Franklin Roosevelt assured the country there was nothing to fear but fear itself. Ronald Reagan urged us to stay the course. Bill Clinton found hope in pop culture and Fleetwood Mac, serving up inspiration with a song: “Don’t stop, thinking about tomorrow …”

Who’s inspiring us now? Where’s the leader who calms and encourages a frightened and weary people to be confident and hopeful?

Barack Obama? The brilliant orator of the 2008 presidential campaign whose speeches caused liberal commentators’ spines to tingle with excitement? What words of inspiration does the president offer the country as Americans wrestle with a stalled economy and stubborn unemployment?

When President Obama proposed his jobs program, he told Congress that the nation’s problems couldn’t wait for the 2012 elections, that the American people needed help and needed it now. Since then, we have learned that the Democratic president’s idea of solving problems was to buy a bus and travel around the country berating Republicans for not solving problems.

It turns out that he’s the one who can’t wait for the election. Obama is clearly much more adept at running for president than at being president.

But the Republicans are no better. In Congress, the Grand Old Party evidently believes the only thing there is fear is saying yes to a piece of legislation that might benefit the economy or the people suffering from its stagnancy. Their definition of staying the course is doing nothing and waiting for problems to solve themselves.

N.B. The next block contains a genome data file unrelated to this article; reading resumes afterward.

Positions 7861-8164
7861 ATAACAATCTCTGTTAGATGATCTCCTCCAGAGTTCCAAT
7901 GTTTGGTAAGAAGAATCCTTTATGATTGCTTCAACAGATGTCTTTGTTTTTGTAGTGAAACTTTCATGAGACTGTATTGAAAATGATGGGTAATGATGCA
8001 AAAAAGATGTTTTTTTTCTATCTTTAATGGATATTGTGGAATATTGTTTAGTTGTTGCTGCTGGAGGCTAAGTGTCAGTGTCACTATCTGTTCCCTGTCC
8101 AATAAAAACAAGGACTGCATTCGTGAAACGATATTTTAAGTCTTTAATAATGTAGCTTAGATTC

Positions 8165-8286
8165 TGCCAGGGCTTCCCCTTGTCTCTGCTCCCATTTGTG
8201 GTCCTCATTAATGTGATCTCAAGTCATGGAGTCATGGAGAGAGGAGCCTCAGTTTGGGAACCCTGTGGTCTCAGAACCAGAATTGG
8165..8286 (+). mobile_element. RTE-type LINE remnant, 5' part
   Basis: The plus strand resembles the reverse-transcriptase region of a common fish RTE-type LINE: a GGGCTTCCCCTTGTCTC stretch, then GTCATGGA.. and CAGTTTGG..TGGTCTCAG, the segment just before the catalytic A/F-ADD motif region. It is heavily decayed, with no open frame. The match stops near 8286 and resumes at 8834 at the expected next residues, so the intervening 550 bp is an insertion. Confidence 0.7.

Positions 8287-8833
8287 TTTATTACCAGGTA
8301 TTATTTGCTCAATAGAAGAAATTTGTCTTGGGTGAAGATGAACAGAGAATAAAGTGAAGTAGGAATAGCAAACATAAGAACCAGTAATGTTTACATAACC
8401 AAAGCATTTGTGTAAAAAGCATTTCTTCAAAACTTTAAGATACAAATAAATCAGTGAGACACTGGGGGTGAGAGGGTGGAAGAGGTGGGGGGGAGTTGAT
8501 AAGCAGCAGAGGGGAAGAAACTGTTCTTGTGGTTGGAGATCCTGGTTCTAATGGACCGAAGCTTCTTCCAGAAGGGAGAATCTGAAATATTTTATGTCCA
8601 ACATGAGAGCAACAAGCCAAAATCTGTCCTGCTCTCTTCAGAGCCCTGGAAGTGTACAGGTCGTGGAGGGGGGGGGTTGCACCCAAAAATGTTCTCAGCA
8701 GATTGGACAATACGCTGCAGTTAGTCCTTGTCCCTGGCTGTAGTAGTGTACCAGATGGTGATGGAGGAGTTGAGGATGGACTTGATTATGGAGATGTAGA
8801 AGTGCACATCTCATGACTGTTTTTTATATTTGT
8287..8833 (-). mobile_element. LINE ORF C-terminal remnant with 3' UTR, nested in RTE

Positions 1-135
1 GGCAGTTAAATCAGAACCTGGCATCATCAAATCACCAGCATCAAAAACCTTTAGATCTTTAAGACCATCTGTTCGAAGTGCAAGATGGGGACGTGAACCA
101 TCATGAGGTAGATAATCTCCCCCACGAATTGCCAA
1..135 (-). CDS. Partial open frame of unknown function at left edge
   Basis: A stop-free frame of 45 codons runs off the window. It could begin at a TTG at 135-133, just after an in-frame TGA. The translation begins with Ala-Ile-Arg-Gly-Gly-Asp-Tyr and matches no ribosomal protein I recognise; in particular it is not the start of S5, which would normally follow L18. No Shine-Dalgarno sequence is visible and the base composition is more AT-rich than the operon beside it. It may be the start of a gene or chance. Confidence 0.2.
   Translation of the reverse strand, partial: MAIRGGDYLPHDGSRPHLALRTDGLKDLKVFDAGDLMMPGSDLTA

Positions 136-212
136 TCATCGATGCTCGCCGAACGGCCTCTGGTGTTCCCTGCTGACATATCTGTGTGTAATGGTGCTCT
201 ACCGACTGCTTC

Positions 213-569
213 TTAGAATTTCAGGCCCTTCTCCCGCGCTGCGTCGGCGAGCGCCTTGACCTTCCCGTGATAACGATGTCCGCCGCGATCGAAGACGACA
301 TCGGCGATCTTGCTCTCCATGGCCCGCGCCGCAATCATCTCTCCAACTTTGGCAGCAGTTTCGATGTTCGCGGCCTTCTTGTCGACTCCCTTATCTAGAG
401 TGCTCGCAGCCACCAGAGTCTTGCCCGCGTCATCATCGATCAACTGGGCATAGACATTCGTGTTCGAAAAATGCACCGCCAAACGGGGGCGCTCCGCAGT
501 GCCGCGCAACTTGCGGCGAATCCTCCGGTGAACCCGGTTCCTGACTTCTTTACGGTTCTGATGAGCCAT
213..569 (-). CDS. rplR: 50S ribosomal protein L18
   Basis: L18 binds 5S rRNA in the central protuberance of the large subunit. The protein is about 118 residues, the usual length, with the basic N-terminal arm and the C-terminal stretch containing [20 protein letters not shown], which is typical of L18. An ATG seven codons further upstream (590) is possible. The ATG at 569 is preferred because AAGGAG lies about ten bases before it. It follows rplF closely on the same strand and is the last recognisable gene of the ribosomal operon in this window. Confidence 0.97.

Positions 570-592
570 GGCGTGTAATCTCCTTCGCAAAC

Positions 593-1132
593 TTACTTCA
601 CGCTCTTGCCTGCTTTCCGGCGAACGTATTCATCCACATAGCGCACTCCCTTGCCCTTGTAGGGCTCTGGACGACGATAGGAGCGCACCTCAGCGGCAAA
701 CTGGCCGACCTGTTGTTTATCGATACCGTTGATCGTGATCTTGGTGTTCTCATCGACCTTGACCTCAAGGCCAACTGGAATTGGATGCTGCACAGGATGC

Never mind the search for inspirational leadership. The country would be grateful for any leadership at all.

This lack of leadership is the backdrop for last week’s news that the economy showed modest — and modest is a generous term — growth from July through September. The 2.5 percent growth rate was the economy’s best performance in a year, The Associated Press reported, but it came with “the weakest consumer confidence since the height of the Great Recession.”

“The Great Recession.” Seems like a historical reference of some kind, doesn’t it? But it isn’t history, at least not yet. We’re still suffering its effects, and hardly a day goes by without some economic pundit predicting another recessionary siege — a dreaded “double dip” recession.

It’s almost enough to make us fear more than fear itself, to doubt our ability to stay the course, to stop thinking about tomorrow. Almost, but not quite.

America remains the greatest nation on earth and Americans remain the most determined and resilient people on the planet. We will survive and we will thrive, without or without a leader to inspire us.

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